Tuesday, January 31, 2012

Language of Letting Go-- Carolyn Wilker

Our Toastmasters meeting theme the day I write this post is Letting Go and the Language of Letting Go. There’s multiple meanings to that phrase "letting go", whether it’s allowing children to grow up and live their own lives, someone in our circle of friends who has moved away who seems to have broken ties, or a loved one who has died and for whom we must say goodbye.

I once read a poem comparing children to kites. The kite flyer, the parent, lets out a little string at a time, such as the day a child goes to school for the first time. The kite, being the child, may fail to rise, get caught in a tree, or rip and tear in the process. A child learns what worked or didn’t work and, with guidance from a loving parent, is willing to try again, until the day when the kite rises and flies freely, that is, a child leaves home.

As each child leaves, the home feels a little emptier, and parents hope that they have taught the necessary skills. I remember having to refocus when our last child was about to leave home. I wrote a poem entitled, Letting Go (pub. 2007, Tower Poetry).

Letting go

you implore

with tear-filled eyes that mirror my own

that I neglect my preparation

for the day of release

when the kite flies free

the mist clears and I see again

the young woman before me

be brave my heart!

you will fly as you were meant to

free and strong

and by letting go

I will have all that matters:

your love

There are exceptions to that rule, such as the child who needs support for a longer time, maybe indefinitely. I also think of a young woman who lives in a group home for intellectually challenged adults. She works at tasks in the community that are appropriate to her challenges. She has been involved in Special Olympics, with her parents’ blessing and support, even before leaving home. She has won many medals in those events and is about to go off to Nationals to compete in a winter sport. Hard as it was to let her go, her parents allowed her to move on. She shines.

On the second aspect, I think of a friend who moved away and after a short interval of communication, even a trip to visit her there, has made no attempt to stay in touch. I admit that this one has been hard, one that I’m still not over. She was one who encouraged me to write, brought me the first brochure for God Uses Ink conference that I attended in 2001.

Thirdly, letting go of a loved one who has died, but not forgetting. I miss those who have been dear to me and who have invested in my life: an aunt, special uncle, a friend, a neighbour, or a grandmother. I have not lost a child, a different heart-wrenching grief that I have witnessed among friends and family. We hurt deep on our losses, like flesh cut from flesh. We feel the comforting arms of friends, the kindness of friends and neighbours. We’ve let the person go, because that life would no longer be a healthy life. We commend that person to God and try to go on. In time, we begin to live again, exchange memories and even to laugh again.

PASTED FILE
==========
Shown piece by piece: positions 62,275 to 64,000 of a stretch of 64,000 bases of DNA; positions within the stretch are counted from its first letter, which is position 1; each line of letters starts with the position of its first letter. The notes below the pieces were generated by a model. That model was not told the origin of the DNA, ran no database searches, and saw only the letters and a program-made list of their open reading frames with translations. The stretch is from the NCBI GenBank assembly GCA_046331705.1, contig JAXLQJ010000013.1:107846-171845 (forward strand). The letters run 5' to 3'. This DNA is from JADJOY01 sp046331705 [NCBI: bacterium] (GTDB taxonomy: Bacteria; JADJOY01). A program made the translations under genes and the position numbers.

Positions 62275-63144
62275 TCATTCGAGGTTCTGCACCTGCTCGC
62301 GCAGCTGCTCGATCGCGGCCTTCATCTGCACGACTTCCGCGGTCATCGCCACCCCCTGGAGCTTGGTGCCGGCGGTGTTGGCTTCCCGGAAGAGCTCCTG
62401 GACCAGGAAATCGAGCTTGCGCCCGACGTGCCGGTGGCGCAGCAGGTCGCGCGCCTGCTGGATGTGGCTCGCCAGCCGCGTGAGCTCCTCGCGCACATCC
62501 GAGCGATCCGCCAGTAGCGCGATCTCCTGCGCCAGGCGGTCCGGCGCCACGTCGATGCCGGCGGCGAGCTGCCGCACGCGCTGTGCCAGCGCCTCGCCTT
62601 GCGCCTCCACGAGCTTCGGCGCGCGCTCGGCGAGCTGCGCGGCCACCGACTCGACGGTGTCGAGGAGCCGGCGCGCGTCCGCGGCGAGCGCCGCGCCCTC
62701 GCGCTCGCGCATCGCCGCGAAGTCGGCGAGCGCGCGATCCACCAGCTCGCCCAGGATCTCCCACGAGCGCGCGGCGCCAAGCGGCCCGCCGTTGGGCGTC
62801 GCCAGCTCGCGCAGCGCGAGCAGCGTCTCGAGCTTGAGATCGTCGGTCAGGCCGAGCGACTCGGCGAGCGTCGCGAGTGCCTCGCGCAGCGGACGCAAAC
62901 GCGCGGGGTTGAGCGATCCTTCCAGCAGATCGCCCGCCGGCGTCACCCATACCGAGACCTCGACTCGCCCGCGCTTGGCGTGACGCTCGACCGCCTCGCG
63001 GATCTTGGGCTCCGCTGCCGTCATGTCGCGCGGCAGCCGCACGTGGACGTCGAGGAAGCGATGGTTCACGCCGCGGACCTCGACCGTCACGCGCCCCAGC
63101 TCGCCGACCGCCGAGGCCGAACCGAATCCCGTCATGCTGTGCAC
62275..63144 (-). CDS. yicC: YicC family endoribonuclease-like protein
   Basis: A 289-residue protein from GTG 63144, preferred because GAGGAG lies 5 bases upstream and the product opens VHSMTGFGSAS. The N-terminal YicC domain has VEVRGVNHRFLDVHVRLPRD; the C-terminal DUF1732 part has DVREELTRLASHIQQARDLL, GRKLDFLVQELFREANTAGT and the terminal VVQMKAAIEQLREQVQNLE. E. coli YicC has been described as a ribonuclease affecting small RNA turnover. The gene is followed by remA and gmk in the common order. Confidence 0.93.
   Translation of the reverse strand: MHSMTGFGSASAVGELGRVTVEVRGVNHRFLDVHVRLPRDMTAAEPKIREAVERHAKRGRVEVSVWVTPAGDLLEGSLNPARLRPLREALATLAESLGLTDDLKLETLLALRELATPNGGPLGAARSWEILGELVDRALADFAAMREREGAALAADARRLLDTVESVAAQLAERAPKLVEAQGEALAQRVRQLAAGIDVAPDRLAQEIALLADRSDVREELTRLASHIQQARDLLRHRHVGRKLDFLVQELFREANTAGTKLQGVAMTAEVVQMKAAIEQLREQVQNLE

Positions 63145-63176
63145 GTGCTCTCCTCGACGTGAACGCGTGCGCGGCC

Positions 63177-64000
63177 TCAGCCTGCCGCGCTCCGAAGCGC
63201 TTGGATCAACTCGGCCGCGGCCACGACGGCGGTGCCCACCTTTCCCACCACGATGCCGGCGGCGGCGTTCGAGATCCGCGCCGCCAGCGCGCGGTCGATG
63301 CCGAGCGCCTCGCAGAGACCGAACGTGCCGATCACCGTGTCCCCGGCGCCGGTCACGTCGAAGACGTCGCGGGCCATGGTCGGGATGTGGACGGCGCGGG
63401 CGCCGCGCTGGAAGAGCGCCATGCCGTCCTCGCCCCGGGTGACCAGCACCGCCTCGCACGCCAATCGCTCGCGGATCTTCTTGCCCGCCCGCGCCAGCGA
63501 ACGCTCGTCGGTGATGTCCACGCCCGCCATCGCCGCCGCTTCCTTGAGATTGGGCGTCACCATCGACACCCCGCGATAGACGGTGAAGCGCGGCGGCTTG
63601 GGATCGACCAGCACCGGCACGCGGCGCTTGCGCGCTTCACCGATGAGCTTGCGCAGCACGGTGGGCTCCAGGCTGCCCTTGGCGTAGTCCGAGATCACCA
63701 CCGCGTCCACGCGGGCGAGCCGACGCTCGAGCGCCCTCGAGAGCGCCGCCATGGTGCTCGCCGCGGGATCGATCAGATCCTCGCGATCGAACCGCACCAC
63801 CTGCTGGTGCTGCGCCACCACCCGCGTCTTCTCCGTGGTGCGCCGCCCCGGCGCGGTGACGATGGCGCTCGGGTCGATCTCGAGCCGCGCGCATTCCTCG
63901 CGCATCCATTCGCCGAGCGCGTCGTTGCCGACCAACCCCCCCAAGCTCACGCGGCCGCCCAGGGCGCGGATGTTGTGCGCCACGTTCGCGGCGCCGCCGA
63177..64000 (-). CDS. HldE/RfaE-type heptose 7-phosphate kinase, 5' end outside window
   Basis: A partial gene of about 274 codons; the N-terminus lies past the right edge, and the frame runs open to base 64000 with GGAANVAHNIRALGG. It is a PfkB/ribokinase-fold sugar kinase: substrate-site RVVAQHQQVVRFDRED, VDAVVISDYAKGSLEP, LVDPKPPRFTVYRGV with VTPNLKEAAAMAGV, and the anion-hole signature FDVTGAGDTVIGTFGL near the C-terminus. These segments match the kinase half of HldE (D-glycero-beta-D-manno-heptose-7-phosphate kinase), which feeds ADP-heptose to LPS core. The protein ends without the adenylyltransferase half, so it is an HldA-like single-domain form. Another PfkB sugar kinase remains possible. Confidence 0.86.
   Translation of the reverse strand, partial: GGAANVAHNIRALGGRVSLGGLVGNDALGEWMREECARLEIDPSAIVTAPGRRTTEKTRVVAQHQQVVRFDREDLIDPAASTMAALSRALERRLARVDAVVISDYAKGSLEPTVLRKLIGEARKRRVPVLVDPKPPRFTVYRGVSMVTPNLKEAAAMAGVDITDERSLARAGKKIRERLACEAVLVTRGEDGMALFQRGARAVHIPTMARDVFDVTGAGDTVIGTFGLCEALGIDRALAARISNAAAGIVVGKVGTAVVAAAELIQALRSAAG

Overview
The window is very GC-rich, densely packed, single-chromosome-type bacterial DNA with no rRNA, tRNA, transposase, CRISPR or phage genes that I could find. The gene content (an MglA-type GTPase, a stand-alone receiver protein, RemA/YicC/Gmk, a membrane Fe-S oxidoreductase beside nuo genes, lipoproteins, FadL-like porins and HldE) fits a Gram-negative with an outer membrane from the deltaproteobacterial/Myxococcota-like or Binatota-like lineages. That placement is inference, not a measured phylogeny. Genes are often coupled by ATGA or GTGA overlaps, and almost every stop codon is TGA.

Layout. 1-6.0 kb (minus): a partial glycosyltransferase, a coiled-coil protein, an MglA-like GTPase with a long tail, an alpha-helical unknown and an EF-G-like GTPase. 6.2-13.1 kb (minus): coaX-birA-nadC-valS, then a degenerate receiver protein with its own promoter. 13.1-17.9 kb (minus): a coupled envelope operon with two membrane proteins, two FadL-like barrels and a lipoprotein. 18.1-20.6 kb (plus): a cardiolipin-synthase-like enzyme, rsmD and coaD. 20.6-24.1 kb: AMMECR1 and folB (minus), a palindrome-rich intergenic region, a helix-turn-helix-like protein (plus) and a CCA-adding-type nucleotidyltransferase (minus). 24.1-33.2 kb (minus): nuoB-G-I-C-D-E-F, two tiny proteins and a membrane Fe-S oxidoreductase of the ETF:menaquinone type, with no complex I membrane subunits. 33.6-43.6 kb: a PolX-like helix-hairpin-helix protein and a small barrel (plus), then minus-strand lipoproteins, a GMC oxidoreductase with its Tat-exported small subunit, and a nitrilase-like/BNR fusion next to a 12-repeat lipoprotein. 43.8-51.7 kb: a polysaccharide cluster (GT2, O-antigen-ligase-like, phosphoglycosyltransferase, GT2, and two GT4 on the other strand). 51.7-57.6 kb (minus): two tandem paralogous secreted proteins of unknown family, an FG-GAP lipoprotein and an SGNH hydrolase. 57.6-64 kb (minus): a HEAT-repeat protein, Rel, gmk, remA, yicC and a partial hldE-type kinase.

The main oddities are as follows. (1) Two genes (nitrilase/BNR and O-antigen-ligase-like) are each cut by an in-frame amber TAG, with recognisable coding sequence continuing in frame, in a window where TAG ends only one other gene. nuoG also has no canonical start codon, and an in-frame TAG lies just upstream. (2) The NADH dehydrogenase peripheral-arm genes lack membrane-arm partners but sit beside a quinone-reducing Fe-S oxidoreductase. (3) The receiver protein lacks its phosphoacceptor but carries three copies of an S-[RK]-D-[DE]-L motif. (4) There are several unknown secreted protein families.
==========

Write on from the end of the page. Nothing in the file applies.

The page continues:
It will be interesting to hear the responses to this theme. I, for one, have learned who my real friends are, the ones who are there to comfort me when I need it most, who understands how it feels to have a child leave the nest, or someone has moved away and dropped connections, or my grief when I have lost one I loved.

What does “letting go” mean for you today?

Author of Once Upon a Sandbox.


Upcoming events:

Storyteller at Steckle Heritage Homestead Farm, 811 Bleams Road, Kitchener, ON, Winter Fun Day, 11-12am

Book signing, March 10 at Waterloo Chapters store, Waterloo ON, 1-3pm


Peter Black said...

Carolyn, thank you for your up-front and close reflections, and also your engaging poem.
You've evidently worked these thoughts through in depth, drawing from your own experience.

Carolyn R. Wilker said...

Thanks for your kind words, Peter. You are always so encouraging.

There are thoughts that whirl and circle and will continue to do so for a long time, regarding relationships. The empty nest, I'm getting used to.

Diana said...

Carolyn, this is a thought provoking post. For me letting go has been of the things you mentioned. But also, I have had to let go of who I thought I would be at this time, where I thought I would be. What I thought I would accomplish. My letting go in these areas has been due to illness but I'm sure all of us who reach this stage of our lives (being 50-something) have had to let go of these things. I'm glad God fills the places where these things have been.

Carolyn Wilker said...

Diana, I think we all have to let go of who we are or who we thought we might be at times and just be ourselves. Thanks for your thoughtful and very honest comment.

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